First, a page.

The state’s juvenile justice department revealed this week that workers are quitting their jobs due to low wages resulting in high turnover rates, and officials are asking for more funds to increase wages.
Josefina Tamayo, acting secretary of the Florida Department of Juvenile Justice, urged state lawmakers this week to support the agency’s budget proposal for 2022-2023 to increase the wages of “people who s ‘care for children in our 24-hour detention centers “.
Those positions are juvenile justice detention officers, supervisors and juvenile justice probation officers, according to Tamayo. The agency is asking for $ 15.3 million in ongoing funds for salary increases. Lawmakers will build the state budget during the 2022 legislative session.
Tamayo told members of the House Justice Appropriation Subcommittee that these funds would help address “recruitment and retention issues” associated with the positions.
Currently, juvenile detention officers earn around $ 13 an hour and Tamayo said she would like at least $ 17 an hour. As for supervisors, she said they make about $ 14 an hour, but want to increase that number to $ 18.
“The turnover rate associated with positions has steadily increased over the past decade and is currently at unsustainable high levels,” she said.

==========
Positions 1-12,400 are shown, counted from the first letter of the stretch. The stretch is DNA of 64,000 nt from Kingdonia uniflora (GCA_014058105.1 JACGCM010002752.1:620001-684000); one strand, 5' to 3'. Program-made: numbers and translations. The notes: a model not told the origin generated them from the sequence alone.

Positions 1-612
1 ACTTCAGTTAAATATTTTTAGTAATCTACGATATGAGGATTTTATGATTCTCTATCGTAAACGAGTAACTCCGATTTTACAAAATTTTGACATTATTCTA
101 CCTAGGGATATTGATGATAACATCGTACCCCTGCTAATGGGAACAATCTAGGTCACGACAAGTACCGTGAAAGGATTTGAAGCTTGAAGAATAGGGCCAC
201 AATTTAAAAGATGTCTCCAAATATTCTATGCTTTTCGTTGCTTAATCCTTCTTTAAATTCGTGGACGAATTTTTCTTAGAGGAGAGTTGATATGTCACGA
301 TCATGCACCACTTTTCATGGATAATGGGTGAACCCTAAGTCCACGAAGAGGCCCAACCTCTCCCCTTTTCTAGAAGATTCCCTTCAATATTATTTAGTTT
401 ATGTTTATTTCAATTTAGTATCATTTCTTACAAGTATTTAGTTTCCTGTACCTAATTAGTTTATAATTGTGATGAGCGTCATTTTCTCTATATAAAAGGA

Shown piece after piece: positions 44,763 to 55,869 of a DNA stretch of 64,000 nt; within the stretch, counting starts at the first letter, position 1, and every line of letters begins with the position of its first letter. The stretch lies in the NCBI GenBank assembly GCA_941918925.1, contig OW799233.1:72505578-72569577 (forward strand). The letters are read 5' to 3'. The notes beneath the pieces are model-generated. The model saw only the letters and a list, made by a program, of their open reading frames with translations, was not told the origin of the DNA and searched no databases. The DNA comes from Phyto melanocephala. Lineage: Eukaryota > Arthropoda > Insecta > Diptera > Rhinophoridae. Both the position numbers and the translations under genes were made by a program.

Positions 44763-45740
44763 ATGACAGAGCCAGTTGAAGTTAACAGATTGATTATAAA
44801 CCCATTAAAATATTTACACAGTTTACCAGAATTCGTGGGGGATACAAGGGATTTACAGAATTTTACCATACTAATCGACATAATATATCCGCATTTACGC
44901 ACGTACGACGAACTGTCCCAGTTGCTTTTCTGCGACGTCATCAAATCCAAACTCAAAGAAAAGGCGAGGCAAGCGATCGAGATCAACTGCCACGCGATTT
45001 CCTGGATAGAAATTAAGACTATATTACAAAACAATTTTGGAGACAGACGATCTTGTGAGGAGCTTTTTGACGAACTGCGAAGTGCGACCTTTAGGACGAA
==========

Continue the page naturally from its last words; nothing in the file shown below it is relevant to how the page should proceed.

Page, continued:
During the meeting, Tamayo said the turnover rate has increased to 68 percent for juvenile detention officers, over the past five years. For juvenile probation officers, the turnover rate is 17%, Tamayo added.
“Despite repeated efforts to address these issues, including a recently approved increase in the base rate of pay, turnover and recruitment trends and conditions continue to worsen,” Tamayo said.
Meanwhile, committee members requested more information on contributing factors related to the Florida DJJ’s turnover rate.
State Representative Christopher Benjamin, a Democrat representing part of Miami-Dade County, asked the agency for a report that included other factors contributing to the turnover rate. Tamayo said she would provide this report to state lawmakers and invited them to visit detention centers.
“I guess there are other factors besides the salary,” Benjamin said.
According to the state’s DJJ website, probation officers work with young people charged with a felony “to help young people get back on track for success.” And juvenile detention officers work in detention centers across the state, providing direct care to young people.
The Florida Phoenix has covered the juvenile justice front, as juvenile justice advocates hope to expand so-called diversion programs to include criminal offenses. Programs generally focus on incidents of crime committed by young people, and Governor Ron DeSantis vetoed the legislation this summer over concerns about serious crime.